Teeth in Israeli desert spur discovery of new rodent species

Using ancient teeth found in an Israeli desert, scientists have identified a new species of rodent that lived millions of years ago. The creature is a precursor of the current-day the gundi, a rodent also known as a comb rat that lives in Africa.

The newly-discovered species went extinct almost 18 million years ago, but has only now been identified and named: it's been dubbed Sayimys negevensis, which references the Negev Desert where the teeth were found.

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The discovery of the extinct little rodent helps scientists better understand the routes animals took between Eurasia and Africa during a time period called the the Early Miocene (23 million years ago to 16 million years ago), and the role that Israel played as a connection point between the two land masses.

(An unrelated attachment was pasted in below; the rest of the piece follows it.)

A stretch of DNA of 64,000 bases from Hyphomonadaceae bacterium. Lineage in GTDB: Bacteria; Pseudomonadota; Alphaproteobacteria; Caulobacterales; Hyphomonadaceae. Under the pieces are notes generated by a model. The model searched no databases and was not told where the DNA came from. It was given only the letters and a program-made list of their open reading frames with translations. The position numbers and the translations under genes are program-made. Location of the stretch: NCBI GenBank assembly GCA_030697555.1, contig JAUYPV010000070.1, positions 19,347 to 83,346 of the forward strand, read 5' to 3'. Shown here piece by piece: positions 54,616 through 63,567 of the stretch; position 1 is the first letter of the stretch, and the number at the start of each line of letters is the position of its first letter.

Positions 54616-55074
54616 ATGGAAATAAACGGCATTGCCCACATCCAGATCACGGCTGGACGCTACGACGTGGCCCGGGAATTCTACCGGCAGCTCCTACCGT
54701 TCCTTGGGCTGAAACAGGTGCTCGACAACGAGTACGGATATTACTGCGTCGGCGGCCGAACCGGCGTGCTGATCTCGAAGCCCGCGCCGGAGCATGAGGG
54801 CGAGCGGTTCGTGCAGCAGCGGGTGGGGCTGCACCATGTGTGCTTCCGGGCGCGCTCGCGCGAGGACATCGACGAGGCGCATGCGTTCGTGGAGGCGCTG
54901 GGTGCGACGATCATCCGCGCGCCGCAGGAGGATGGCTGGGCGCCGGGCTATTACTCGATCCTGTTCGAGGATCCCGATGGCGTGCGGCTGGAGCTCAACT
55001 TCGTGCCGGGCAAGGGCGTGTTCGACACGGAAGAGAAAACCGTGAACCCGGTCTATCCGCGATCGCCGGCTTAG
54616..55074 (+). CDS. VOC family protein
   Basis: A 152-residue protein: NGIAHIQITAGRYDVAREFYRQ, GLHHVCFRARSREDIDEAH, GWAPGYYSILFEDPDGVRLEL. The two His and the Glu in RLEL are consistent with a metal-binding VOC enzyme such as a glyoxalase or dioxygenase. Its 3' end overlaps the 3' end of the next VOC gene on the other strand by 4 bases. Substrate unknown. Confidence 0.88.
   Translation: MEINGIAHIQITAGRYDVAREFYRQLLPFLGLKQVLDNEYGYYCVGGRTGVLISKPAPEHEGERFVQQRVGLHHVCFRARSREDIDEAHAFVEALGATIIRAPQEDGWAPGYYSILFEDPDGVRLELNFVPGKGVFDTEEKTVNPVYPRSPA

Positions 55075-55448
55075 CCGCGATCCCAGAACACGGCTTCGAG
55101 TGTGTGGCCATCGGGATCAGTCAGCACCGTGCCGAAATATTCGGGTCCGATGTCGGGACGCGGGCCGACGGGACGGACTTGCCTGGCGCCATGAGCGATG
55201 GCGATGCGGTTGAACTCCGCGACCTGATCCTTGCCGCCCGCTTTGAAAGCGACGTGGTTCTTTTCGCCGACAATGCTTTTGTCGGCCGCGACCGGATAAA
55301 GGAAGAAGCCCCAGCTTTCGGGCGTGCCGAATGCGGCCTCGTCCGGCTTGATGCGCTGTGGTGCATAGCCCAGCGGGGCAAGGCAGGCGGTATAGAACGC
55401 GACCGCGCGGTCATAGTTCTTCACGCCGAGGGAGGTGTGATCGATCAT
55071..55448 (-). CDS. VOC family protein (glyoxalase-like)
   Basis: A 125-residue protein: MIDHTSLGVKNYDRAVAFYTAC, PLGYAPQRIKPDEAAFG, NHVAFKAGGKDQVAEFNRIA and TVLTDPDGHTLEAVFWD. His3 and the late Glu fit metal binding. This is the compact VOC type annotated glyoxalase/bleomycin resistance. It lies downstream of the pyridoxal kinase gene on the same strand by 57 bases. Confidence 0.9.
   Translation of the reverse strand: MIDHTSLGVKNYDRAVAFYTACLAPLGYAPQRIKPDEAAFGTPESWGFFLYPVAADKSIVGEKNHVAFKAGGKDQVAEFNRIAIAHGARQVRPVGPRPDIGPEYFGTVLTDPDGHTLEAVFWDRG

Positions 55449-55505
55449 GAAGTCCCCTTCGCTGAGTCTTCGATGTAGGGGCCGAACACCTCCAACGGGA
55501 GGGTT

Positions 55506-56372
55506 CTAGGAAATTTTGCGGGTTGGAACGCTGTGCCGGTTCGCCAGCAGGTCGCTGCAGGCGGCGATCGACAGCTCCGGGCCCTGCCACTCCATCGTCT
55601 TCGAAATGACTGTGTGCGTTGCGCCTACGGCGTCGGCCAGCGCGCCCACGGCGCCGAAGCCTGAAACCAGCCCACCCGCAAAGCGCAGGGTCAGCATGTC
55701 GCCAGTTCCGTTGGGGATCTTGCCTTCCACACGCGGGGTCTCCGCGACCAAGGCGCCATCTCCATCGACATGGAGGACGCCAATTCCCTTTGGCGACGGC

"The fossil sites of Israel are in a unique position to offer data on the early times of the large waves of faunal exchanges that took place around 19 million years ago between Eurasia and Africa," Raquel Lopez-Antoñanzas, a senior researcher at the University of Bristol, who led the research, said in a statement.

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The international team of researchers published their findings earlier this month in the journal PLOS ONE.